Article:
I was totally blown away. How different from my life at that point! I mean, here I was in college to become a teacher, and working a part-time job to pay for my education. Talk about pressure! In fact, at the moment I found this note I was actually hurrying to get to my job on time.

But this little writing changed everything. Why should I rush through life? So what if I got to work ten minutes late? My boss shouldn’t be stressed out over such a minor thing. So I not only slowed down, I actually stopped to smell the flowers in some of the planters en route.

My high-pressure boss was in a bad mood when I arrived, though, and complained about me getting to work late. I showed her the note and said, “Isn’t this a beautiful philosophy of life?” But she just grumbled and told me to get busy. Talk about stressed! A week later she fired me.

Before I spied this note I was trying so hard to keep my grades up, but from then on I didn’t let small things like numbers get me worked up anymore. “So what if my marks are poor,” I told myself. “I’m a very smart person. I don’t need a number on a piece of paper to reassure me of that.”

Sad to say, my teachers weren’t into Serenity. A couple of them took me aside and told me if I didn’t pull up my socks I wasn’t got to make it. Well, that was stressful, right? So I just dropped out. If they couldn’t accept me the way I was, tough!

In time I met this really great guy who also subscribed to the whole Serenity lifestyle. We started living together — no names on a piece of paper to shackle us. We thought it would be neat to change our names to reflect our beliefs, though: he called me Songbird; I called him Harmony. And life was bliss for our first nine months together.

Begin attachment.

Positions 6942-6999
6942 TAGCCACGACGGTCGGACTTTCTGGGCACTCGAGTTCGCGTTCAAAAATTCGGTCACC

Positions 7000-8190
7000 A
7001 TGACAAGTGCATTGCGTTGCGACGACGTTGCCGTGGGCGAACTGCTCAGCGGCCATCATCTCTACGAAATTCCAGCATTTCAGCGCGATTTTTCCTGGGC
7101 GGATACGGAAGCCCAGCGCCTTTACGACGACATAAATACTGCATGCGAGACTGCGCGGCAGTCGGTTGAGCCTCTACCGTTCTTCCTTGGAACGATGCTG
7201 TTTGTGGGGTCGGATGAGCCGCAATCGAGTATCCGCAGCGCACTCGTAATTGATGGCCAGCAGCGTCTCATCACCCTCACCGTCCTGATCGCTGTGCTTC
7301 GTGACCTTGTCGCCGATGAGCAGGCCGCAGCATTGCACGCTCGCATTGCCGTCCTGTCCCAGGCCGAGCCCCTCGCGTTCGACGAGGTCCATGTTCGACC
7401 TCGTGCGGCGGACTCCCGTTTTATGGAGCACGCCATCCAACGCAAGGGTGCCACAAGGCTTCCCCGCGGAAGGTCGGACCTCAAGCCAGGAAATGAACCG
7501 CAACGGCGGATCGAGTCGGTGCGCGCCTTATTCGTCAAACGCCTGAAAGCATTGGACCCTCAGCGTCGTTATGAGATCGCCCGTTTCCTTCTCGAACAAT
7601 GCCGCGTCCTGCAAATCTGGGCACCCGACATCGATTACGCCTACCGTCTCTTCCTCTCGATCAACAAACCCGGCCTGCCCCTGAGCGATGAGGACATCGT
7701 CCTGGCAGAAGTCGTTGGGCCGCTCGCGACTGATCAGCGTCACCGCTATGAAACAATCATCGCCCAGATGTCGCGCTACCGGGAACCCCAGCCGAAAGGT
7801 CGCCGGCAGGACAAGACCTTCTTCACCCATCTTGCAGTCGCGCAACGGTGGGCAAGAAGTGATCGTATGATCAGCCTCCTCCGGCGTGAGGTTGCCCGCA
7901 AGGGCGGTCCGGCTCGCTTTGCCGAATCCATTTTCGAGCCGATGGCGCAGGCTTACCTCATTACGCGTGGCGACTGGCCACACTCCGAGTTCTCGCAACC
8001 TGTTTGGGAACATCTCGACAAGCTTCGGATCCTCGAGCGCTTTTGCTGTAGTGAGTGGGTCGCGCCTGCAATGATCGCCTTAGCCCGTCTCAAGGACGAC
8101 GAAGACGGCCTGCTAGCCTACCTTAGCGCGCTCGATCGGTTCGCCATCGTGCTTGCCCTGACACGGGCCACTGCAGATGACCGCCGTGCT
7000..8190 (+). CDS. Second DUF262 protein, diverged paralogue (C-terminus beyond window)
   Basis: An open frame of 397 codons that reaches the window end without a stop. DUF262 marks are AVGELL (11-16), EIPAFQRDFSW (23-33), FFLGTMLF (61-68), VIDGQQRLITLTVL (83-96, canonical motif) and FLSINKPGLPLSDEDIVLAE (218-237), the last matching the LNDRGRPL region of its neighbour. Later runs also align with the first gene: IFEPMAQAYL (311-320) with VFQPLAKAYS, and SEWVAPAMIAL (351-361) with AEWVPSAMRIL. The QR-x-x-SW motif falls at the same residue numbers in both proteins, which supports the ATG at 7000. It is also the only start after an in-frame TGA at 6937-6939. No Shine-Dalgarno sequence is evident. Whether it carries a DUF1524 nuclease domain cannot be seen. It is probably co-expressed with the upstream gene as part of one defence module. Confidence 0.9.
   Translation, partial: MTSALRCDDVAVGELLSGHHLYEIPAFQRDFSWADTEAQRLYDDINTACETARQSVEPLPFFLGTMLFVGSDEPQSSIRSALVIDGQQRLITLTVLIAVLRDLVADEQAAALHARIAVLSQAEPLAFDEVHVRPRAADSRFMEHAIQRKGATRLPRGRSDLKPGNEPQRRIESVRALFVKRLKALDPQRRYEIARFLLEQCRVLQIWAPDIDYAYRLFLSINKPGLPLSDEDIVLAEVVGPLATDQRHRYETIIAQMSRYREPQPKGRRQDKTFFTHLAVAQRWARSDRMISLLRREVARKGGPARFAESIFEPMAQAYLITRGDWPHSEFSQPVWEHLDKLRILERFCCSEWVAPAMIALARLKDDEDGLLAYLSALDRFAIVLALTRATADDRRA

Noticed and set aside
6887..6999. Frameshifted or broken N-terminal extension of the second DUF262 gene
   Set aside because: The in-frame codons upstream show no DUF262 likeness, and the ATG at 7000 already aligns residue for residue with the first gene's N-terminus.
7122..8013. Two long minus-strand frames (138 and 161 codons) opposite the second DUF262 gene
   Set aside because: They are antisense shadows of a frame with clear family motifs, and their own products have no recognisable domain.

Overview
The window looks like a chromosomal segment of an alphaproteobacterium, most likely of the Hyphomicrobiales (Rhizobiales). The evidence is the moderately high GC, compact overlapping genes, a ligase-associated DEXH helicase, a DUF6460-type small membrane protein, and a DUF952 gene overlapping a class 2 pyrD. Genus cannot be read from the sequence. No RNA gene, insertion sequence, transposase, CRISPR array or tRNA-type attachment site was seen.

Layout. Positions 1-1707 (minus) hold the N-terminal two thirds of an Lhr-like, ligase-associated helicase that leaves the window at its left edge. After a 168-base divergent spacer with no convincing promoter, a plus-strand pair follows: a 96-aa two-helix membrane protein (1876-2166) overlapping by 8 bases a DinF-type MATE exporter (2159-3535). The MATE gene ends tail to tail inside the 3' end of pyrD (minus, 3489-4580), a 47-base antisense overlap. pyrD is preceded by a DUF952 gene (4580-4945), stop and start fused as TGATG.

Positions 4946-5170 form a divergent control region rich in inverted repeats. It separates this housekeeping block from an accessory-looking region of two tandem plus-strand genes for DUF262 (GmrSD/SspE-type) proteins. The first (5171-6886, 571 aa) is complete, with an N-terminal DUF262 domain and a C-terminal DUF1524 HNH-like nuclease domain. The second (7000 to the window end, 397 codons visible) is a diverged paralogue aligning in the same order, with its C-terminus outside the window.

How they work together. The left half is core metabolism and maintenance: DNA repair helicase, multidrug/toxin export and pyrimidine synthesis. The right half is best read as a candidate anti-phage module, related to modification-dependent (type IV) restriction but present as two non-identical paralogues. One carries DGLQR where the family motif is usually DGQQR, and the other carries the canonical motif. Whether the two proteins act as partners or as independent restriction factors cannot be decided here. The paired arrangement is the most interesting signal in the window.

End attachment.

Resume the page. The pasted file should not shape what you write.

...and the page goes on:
He’s tried several jobs since and so have I, but as you know our whole Western society is built around making money — which leads to pressure and anxiety galore. What a hassle! We decided to go on Welfare so we could concentrate on tranquility.

My folks gripe because we can’t afford a car, but hey! We have all the time in the world; we can walk. At this minute Harmony is probably walking back from the Food Bank with this week’s groceries. It’s actually more of a hassle for me that the roof leaks, but we have buckets, if the kids don’t knock them over.

As I’m sitting here reflecting on the note that changed my life, Softness the cat dares to come padding back into the room. Solace sends one glance in my direction, then jumps off the couch to give Softness’s tail a hard yank. There’s a yowl and she squeezes herself behind the couch just out of reach of little hands.

Now Simplicity and Accord leap off their chairs and join Solace in the effort to pull Softness out from her hiding place. Screeching and scrapping, they ignore all my calming words. If they don’t stop this, I might end up frazzled, and that’s never good. I take another calming breath, grab Solace’s arm and pull him away from the couch.

“I’m not a free spirit now,” he screams, trying hard to distance himself from me. “You’re preventing my freedom.”

Accord grabs Simplicity’s Luv-U bear and dashes off to his bedroom, slamming the door. Her siren-like wails are about to pierce my eardrums.

I hang on to Solace and pray for the restoration of serenity. It mystifies me how Harmony and I, so committed to maintaining tranquility in our home, have produced such stressed-out, resistant children. I’m looking forward to the day when they’re all in school and I can have some peace and quiet.


Rowan Lane Cottage

The Ragtag Daily Prompt today is DANCE

And Crimson’s Creative Challenge is this quaint little cottage:

Every week the challenge is to post…

  • An answering photo
  • A cartoon
  • A joke